Macbeth - Live!

Tuesday, October 25, 2011
It's not about Last Friday Night, but about last Saturday night. No, I didn't go to a raving party, but to a production of Macbeth put on by The Grassroots Shakespeare Company. Not as awesome as Katy Perry? I would disagree. And no, I'm not a nerd, it was simply an awesome production. Here are some highlights:


The company tried to keep it as realistic to the times as possible, so they kept everything simple - a.k.a. a lot of things that Shakespeare would have had access to. This included the 'mood lights'. Now, I don't know that he would have had light generators, but there were three light settings: regular white, regal red, and royal blue. This separated the play into simple scenes: the normal everyday conversations, the murder and death scenes, and the dark night scenes. Pretty simple, but really easy to follow.


So... there really weren't any cameras. However, there was some gaming. Little Fleance was caught sneaking out his little handheld gaming device. Or should I say her gaming device. Trying to keep it realistic, they had males playing female parts and females playing male parts (even though they didn't have female actors during Shakespeare's time). This lack of technology didn't slow the actors down though as the play became more about the audience than about the grand performance of the actors. And it worked. The audience was much more interactive as they booed Lady Macbeth and cheered on Macduff as he fought. They hid Fleance from the murderers and shook hands with the actors as they were titled to new positions. This production didn't use cameras to provide a physical separation. They literally jumped right in!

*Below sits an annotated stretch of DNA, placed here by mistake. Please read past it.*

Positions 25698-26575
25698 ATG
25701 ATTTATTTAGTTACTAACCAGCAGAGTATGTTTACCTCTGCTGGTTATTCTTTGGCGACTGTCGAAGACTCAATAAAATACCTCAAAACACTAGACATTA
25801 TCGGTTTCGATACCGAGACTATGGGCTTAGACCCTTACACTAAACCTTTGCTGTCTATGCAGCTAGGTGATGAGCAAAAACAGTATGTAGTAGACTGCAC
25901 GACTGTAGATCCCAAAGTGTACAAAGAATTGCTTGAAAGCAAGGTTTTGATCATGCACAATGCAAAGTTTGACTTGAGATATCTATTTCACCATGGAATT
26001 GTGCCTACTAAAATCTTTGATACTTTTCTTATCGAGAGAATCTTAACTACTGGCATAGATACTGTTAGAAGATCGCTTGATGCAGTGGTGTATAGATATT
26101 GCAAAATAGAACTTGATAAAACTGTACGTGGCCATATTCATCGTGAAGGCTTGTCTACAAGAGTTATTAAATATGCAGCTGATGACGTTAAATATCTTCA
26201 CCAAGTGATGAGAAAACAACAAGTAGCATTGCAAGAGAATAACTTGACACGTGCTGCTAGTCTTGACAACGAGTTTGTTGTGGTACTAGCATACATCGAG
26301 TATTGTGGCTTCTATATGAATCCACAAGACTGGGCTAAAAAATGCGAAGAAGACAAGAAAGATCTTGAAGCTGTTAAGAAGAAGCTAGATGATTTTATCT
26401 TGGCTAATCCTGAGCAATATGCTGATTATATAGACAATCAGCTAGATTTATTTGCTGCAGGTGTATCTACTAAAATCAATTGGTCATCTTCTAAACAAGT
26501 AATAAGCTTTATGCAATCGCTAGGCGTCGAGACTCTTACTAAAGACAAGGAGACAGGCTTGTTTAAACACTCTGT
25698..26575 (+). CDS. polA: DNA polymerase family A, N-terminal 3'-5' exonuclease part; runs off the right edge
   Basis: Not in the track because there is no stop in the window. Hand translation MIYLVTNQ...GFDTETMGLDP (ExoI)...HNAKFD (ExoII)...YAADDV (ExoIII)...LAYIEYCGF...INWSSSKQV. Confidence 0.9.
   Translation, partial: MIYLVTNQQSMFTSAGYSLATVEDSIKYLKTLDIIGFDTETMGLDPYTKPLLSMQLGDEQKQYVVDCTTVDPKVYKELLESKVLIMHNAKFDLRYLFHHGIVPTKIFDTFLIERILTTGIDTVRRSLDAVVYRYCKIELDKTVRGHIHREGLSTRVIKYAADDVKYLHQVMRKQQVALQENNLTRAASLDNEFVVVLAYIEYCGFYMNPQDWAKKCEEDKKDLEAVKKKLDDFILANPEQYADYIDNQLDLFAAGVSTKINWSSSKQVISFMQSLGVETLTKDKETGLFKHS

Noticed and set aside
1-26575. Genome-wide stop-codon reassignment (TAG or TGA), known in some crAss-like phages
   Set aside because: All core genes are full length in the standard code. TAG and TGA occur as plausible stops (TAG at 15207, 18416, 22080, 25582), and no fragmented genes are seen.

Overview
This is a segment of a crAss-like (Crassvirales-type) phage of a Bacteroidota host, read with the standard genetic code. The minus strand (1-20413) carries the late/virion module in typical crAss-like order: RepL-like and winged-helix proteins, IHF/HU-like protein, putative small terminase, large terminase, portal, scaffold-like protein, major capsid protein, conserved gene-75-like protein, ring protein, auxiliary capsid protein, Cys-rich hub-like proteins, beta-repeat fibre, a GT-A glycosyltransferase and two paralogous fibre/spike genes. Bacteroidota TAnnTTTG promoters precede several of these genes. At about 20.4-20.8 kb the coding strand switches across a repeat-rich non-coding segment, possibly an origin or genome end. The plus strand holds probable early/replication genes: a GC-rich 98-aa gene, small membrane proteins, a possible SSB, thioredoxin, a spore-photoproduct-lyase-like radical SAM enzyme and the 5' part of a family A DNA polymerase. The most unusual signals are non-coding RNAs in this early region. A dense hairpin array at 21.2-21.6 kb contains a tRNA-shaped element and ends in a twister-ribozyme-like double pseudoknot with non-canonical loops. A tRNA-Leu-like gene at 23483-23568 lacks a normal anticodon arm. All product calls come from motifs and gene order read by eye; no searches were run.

As for action, all I have to do is send out the reminder that it was Macbeth. Of course there was action! It would be interesting seeing a production of Macbeth without any. That would produce a very short play... However, fortunately there was some and it kept things moving along and once again produced some laughs, cheers, boos, and general comments from the groundlings. Interestingly enough though, the actors were able to play off of that - using the cheers to buoy themselves up, trying to hide the pointing fingers when they asked who could have killed the king. The actors' actions played off the audience's actions, proving a direct interaction between the two.

Reading Shakespeare's Macbeth, people can forget the personal aspect of this play. What The Grassroots Shakespeare Company reminded me was the fact that Shakespeare was writing for the audience. He wanted them to gasp in fear at the terrible deed of killing a king, laugh at the drunk porter, feel a sense of triumph as Macduff triumphs over the evil Macbeth. This play was written to give the audience their own personal journey through the story, and let me tell you - Macbeth leads you through one heck of a journey!


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